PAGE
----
A coalition of parents, early child care educators, community and business leaders has launched a groundbreaking early childhood campaign called Under 3 DC, calling on Washington, D.C. Mayor Muriel Bowser to invest $41.5 million into making high-quality, child care affordable and accessible for all families in the city.
The coalition of organizations, which includes DC Action for Children, D.C. Early Learning Collaborative, D.C. Fiscal Policy Institute, Early Childhood Innovation Network, Educare DC, Jews United for Justice, Mary’s Center, and SPACEs in Action managed to convince D.C. City Council members to expand the Birth-to-Three bill in 2019 and allocate nearly $16 million towards child care in 2020. However, that is not nearly enough to ensure every child under three years of age can benefit from affordable, high-quality care.
Angelique Speight is a mother and child care provider who is very passionate about giving children the tools they need to succeed since birth. She heard about SPACEs in Action, also known as SIA, through one of her friends about a year ago, and once she connected with SPACEs In Action’s Executive Director LaDon Love, Speight realized her voice as a mother of a child with special needs can speak for thousands like her.
SIA has created a literal safe space for parents, especially women, to tell their stories regarding issues around economic justice, which includes child care and fair compensation for child care providers, who are predominantly women of color. Black and Brown mothers and fathers and other caregivers are fighting for more affordable child care and learning to advocate for themselves.
This Black-led grassroots organization was able to contribute to the major win in 2019 by showing up and speaking up. Now, with Under 3 DC, this child care movement wants to empower more low-income families to find high-quality early childhood care and expand the pool of skilled and experienced early childhood workers.
Child care providers are taxpayers, business owners, and a solid foundation for many of our families – they look after and care for our children to allow the rest of us to go to work. “When people feel their child is safe, they’re able to go to work peacefully, without worry,” said Speight.
Unfortunately, many families, particularly low income and families of color face barriers to academic achievement starting at birth. Child care for infants and toddlers is expensive in the District of
Columbia — one of the highest prices in the country.
The Under 3 DC website reports that 92 percent of D.C. families cannot afford infant child care and that there are currently 27,157 infants and toddlers under the age of three in D.C. They go further to report that only 8 percent of families in D.C. can afford the child care costs of up to $24,000 each year, which is higher than some tuition at public universities. Another alarming statistic reveals that the median income for white households in Washington, D.C. has increased over the past ten years to about $134,000, while the Black household median income is at about $42,000, causing parents of color to choose between paying rent and paying for child care.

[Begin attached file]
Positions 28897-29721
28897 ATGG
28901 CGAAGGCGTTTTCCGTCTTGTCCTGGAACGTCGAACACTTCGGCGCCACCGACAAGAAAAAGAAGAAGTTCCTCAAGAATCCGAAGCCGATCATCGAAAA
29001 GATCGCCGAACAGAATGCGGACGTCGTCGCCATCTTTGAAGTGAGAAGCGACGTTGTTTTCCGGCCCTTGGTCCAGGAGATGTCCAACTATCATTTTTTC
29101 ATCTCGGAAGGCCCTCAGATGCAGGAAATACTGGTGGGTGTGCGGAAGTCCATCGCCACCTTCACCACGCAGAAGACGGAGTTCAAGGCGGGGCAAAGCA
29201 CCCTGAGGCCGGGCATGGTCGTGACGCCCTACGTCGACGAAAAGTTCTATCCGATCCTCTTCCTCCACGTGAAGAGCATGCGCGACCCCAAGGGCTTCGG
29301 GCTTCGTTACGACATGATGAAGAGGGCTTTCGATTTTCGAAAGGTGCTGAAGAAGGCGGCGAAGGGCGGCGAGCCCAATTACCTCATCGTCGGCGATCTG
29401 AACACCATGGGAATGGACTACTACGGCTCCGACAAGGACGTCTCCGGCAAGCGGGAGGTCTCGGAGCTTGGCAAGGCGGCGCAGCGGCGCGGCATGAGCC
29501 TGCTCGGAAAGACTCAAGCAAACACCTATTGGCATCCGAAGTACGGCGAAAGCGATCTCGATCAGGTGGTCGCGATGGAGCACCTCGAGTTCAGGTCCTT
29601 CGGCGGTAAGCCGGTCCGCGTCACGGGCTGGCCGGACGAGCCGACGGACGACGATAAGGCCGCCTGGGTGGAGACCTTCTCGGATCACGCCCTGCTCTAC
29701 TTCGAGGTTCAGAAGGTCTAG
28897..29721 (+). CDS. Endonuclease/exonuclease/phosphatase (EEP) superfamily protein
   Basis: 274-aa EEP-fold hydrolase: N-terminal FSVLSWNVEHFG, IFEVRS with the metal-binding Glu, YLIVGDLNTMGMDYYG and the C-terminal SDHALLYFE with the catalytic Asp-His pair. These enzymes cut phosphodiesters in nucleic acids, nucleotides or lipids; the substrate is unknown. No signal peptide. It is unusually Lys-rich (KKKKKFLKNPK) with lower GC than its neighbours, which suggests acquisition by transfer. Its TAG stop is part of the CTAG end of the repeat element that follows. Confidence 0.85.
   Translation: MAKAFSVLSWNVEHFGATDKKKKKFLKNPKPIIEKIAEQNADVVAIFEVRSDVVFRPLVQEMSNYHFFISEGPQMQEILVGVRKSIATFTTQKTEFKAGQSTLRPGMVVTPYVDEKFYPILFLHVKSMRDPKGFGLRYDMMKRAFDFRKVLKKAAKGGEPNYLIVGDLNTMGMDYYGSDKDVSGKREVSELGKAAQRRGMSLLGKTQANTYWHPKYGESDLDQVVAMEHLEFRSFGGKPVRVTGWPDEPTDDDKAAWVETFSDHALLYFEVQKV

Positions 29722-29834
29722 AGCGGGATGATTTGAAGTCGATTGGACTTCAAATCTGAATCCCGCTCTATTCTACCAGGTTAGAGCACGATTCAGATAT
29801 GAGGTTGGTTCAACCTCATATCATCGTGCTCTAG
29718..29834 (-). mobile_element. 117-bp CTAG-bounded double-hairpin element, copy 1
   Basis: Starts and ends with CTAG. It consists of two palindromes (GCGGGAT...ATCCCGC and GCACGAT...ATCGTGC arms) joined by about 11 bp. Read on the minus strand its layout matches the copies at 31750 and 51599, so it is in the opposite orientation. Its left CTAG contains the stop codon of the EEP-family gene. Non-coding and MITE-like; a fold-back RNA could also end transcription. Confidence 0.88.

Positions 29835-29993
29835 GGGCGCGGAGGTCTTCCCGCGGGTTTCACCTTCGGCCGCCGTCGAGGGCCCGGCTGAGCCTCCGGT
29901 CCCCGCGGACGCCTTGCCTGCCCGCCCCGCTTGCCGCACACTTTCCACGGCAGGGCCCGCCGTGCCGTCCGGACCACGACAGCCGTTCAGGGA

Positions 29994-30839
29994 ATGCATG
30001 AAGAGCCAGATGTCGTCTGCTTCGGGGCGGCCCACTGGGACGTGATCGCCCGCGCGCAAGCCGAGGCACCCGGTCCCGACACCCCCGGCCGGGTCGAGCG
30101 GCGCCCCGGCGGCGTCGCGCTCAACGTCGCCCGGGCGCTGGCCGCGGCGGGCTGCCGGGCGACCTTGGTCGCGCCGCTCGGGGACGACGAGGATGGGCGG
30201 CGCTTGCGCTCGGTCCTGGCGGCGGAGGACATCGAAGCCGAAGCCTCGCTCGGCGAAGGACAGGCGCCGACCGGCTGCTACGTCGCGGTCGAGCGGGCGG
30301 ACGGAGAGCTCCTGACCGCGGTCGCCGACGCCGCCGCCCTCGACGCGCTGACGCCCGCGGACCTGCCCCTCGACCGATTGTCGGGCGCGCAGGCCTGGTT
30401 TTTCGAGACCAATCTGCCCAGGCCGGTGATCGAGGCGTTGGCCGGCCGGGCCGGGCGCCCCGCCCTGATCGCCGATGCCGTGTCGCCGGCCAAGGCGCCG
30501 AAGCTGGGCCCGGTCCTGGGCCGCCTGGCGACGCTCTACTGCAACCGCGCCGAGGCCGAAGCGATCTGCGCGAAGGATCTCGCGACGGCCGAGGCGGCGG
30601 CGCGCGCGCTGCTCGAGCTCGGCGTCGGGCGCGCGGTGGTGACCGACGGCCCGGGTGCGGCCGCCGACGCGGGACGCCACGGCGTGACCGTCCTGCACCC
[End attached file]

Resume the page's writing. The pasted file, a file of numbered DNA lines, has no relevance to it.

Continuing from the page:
If child care costs more than half of a parent’s income, it is impossible to access the necessary and appropriate care. This could lead to the responsibility falling on the parent, which for many ultimately means unemployment.
LaDon Love spends her time training women to articulate their stories in a way that can translate into policy solutions. “We trained up our member leaders, who are mostly Black women, to attend and participate in city council meetings. We trained them to tell their stories with the goal to take collective action and provide policy solutions,” said Love.
Speight, who runs an in-home child care center, where she cares for about six children daily, says SPACEs In Action has changed her life and others in advocating for this funding. “Child care providers who have children can barely afford child care for their own kids because they don’t make a living wage. How is that possible?” said Speight.
Moving forward, SIA and the rest of Under 3 DC will continue to push for more funding towards child care. While nearly $16 million is a win, they know that it will require upwards of public dollars from the local and federal levels to ensure families don’t have to worry about choosing between rent and child care, and for child care providers to be able to afford care for their own children.
“We’re not talking about minimum wage. That’s too low. We need living wages for these workers. If you have a child care provider who has a child, they most likely can’t afford child care for their own child, and that’s not right,” said Love. While this is a win, the fight isn’t over, which is why Under 3 D.C., plans to persistently pursue D.C. City Council until child care is affordable for all. No other major U.S. city has yet to implement a universal affordable early childhood care system for all, but organizers in D.C. are hopeful their city has the chance to set a precedent and be the success story every other city refers to in future policy making.
Love says the SPACEs In Action is continuing to build its base of grassroots leaders and is eager to expand its membership and broader support in order to build economic power among families of color in the District.
In February, parents, child care educators and community leaders with the Under 3 DC coalition gathered to attend MayorBowser’s first 2020 Engagement Forums to stand in support of young children and early childhood educators. Now, they are getting ready to testify in the upcoming FY21 budget hearings starting on March 24 at 10am. To join please visit Under3DC.org